Diameter of left atrium and left ventricle were normal. And her pulmonary arterial pressure (PAP) was 45mmHg.Peak gradient was 29mmHg and mean was 19mmHg (Figure 2).
Mitral valve leaflets were thick,calcific and their opening was extremely limited(Figure 3).
Left ventricle EF was 60%. Other valves' functions included minimal tricuspid regurgitation.Her cardiac coronary arteriography (CAG) and cardiac catheterization were performed. It was confirmed that EF:40%. Coronary arteries were normal. RV,PAP,PCWP,LV and aorta pressures were 70/0/10mmHg, 70/30mmHg, 20mmHg, 130/0/15mmHg and 130/70mmHg respectively.
She went under operation. She was operated under endotracheal general anesthesia and in supine position. Following a median sternotomy,pericard was opened longitudinally. Constricting layers of epicardium were separated if possible. After heparinization, extra-corporeal circulation is established between the venae cavae and the ascending aorta. A cross clamp was placed on aorta and by antegrad intermittant isothermic blood cardioplegy from aortic root,cardiac arrest was established.Hypothermia was moderate (28ºc). A vent was placed via the right superior pulmonary vein. The mitral valve is approached via a standart right atriotomy for transseptal approach(Figure 4).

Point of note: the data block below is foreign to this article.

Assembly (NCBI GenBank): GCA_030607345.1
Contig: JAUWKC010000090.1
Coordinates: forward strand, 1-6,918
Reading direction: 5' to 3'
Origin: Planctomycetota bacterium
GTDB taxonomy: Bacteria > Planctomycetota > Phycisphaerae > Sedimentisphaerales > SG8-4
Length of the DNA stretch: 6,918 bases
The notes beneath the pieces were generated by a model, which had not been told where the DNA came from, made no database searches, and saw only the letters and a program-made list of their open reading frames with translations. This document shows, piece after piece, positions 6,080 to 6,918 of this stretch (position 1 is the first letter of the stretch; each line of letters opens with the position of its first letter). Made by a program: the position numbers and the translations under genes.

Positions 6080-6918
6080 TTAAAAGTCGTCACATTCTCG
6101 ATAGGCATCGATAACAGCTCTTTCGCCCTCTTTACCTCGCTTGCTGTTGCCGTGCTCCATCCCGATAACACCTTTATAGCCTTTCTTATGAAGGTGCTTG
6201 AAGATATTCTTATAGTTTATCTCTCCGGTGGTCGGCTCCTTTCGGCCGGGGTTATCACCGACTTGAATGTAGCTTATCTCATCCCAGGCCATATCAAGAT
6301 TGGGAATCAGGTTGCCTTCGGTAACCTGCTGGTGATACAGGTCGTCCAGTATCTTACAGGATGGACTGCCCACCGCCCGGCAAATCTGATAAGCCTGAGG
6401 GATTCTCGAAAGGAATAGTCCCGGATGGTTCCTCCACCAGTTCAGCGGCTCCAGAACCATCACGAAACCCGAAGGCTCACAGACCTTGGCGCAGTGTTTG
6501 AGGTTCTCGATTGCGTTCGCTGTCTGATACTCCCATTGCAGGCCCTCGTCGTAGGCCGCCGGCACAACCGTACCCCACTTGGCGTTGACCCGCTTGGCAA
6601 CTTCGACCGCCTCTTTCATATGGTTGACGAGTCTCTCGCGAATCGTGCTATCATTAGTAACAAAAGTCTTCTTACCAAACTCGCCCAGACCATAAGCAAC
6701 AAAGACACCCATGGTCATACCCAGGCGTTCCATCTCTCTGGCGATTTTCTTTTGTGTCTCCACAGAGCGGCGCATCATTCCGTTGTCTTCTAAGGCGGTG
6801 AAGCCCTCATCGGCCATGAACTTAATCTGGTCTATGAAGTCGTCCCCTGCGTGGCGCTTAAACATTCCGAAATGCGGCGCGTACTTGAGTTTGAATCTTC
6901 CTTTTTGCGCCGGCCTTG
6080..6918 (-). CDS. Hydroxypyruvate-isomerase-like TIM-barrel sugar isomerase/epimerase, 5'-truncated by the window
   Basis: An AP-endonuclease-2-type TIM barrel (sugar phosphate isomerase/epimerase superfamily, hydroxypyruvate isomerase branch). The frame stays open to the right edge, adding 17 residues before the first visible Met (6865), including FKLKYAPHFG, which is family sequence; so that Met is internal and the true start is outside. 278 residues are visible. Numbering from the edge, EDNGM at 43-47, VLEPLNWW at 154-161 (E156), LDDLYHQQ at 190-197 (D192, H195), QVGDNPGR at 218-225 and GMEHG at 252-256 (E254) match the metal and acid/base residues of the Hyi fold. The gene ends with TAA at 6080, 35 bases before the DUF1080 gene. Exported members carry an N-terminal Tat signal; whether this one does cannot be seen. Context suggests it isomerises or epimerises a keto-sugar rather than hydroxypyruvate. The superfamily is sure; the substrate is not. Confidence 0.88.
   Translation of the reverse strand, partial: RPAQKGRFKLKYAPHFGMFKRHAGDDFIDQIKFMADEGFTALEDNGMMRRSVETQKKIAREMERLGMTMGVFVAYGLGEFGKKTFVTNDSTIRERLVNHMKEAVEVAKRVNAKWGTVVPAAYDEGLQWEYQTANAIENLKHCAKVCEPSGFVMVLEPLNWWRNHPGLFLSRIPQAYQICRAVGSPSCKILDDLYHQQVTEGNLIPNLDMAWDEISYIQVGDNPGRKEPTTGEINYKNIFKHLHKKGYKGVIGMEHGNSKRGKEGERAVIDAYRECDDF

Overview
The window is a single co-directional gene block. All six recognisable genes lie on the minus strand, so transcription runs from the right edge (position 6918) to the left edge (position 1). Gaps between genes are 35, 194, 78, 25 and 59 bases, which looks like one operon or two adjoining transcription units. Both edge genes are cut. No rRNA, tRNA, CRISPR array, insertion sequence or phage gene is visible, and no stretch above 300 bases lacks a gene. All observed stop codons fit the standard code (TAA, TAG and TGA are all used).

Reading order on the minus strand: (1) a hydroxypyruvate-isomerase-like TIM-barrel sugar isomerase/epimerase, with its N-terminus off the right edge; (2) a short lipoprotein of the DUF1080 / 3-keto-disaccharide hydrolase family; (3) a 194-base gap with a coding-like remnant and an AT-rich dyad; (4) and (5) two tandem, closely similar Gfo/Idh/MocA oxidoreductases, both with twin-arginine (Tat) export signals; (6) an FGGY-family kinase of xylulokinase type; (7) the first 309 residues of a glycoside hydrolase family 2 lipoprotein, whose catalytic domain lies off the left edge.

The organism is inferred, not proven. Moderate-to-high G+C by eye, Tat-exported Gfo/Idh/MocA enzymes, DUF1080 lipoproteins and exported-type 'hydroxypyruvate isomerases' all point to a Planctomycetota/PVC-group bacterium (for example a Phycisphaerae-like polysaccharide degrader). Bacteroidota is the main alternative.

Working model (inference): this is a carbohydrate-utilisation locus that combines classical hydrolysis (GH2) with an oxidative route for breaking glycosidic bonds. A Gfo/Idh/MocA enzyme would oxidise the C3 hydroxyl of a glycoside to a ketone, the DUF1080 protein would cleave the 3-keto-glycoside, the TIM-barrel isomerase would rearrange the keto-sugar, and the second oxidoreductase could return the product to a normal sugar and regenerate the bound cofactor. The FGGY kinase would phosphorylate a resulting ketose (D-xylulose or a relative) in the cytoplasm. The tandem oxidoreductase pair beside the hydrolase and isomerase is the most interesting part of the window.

The entire valvular apparatus was carefully examined in order to assess the feasibility of reconstructive surgery and to plan the operative technique. The valvular apparatus was then mobilized as an entire unit with a nerve hook in order to assess tissue flexibility and to identify leaflet restriction. The anterior leaflet was thickened and fibrotic and cords were shortened. The posterior leaflet was completely thickened. The cords of the posterior leaflets were also thickened and shortened. There was a fusion defect from anterolateral commissure and posteromedial commissure .There was a minimal space only from central part. For these reasons, mitral valve reconstruction was impossible (Figure 5).